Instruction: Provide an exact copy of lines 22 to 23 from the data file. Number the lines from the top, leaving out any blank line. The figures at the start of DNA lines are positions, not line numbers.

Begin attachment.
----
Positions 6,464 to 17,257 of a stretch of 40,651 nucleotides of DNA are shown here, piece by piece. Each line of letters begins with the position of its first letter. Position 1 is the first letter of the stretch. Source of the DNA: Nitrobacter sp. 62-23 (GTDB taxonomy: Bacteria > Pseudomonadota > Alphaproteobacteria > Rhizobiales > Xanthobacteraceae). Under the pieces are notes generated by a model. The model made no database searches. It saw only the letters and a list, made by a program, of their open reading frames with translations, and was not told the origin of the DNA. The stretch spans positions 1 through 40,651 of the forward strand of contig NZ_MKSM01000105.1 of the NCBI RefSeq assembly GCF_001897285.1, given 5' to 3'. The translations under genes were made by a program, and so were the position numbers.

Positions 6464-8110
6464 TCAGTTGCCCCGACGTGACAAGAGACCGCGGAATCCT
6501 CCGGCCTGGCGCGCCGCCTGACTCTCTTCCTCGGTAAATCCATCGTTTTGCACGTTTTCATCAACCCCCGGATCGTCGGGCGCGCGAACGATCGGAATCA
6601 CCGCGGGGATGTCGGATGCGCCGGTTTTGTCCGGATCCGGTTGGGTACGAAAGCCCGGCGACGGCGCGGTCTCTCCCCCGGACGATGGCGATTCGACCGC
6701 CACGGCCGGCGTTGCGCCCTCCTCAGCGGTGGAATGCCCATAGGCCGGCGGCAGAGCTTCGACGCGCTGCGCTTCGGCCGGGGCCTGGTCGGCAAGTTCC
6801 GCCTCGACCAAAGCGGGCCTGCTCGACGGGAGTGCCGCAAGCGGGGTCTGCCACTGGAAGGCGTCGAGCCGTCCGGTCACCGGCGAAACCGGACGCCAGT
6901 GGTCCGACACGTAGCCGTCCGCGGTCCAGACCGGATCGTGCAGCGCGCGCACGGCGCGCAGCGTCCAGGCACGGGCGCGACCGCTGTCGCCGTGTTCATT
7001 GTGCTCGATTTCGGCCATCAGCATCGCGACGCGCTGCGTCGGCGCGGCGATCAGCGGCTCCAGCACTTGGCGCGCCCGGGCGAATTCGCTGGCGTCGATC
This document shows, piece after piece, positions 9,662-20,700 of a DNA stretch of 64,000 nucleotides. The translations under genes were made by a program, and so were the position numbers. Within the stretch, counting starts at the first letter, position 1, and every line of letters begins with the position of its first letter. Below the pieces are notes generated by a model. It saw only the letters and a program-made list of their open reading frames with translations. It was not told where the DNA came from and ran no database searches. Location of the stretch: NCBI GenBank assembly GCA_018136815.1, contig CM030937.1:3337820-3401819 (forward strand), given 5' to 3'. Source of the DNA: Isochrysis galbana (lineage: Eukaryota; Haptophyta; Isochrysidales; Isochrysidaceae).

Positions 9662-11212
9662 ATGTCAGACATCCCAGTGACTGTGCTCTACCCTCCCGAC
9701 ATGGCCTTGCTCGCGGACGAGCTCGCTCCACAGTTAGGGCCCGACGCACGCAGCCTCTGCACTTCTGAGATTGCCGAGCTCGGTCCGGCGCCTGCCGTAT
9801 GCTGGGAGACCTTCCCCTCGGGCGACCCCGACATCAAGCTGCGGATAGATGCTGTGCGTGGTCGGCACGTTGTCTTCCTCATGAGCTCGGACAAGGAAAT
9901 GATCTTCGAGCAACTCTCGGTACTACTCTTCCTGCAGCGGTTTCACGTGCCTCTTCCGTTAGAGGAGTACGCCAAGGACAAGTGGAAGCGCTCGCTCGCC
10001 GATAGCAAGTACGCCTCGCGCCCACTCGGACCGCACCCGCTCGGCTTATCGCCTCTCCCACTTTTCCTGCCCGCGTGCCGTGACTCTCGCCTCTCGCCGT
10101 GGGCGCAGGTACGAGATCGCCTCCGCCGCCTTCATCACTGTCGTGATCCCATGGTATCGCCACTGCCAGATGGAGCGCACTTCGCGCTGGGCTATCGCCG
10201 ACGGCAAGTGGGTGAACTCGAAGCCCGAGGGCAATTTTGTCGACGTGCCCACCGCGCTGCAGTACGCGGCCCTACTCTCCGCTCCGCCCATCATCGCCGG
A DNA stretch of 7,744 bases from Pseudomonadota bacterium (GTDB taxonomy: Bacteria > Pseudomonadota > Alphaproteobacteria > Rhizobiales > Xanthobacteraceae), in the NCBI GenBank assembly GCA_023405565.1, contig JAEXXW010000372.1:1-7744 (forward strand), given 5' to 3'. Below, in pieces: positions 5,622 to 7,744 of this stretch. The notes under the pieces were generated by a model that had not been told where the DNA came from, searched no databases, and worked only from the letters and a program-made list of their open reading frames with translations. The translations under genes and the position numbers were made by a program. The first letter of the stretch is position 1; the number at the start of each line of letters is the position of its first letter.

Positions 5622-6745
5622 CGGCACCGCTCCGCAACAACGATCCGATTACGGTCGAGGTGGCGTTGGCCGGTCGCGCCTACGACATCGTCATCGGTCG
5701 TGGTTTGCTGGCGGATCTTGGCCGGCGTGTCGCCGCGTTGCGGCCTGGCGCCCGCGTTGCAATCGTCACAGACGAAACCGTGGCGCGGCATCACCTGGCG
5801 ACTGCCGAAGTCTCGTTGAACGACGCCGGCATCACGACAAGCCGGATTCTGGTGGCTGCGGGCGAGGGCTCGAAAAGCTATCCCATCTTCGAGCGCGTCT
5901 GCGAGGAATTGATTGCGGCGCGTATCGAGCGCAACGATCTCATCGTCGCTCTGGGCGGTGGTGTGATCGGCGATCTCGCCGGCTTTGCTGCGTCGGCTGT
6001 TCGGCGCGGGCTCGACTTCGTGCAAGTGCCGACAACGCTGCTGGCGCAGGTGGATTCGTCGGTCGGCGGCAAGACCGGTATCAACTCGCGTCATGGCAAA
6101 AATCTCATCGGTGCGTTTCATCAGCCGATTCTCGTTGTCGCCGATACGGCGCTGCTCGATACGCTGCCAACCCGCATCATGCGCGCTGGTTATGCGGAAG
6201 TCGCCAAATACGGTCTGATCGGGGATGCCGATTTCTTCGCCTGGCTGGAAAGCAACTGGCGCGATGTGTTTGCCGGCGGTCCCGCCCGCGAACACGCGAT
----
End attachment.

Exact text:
5701 TGGTTTGCTGGCGGATCTTGGCCGGCGTGTCGCCGCGTTGCGGCCTGGCGCCCGCGTTGCAATCGTCACAGACGAAACCGTGGCGCGGCATCACCTGGCG
5801 ACTGCCGAAGTCTCGTTGAACGACGCCGGCATCACGACAAGCCGGATTCTGGTGGCTGCGGGCGAGGGCTCGAAAAGCTATCCCATCTTCGAGCGCGTCT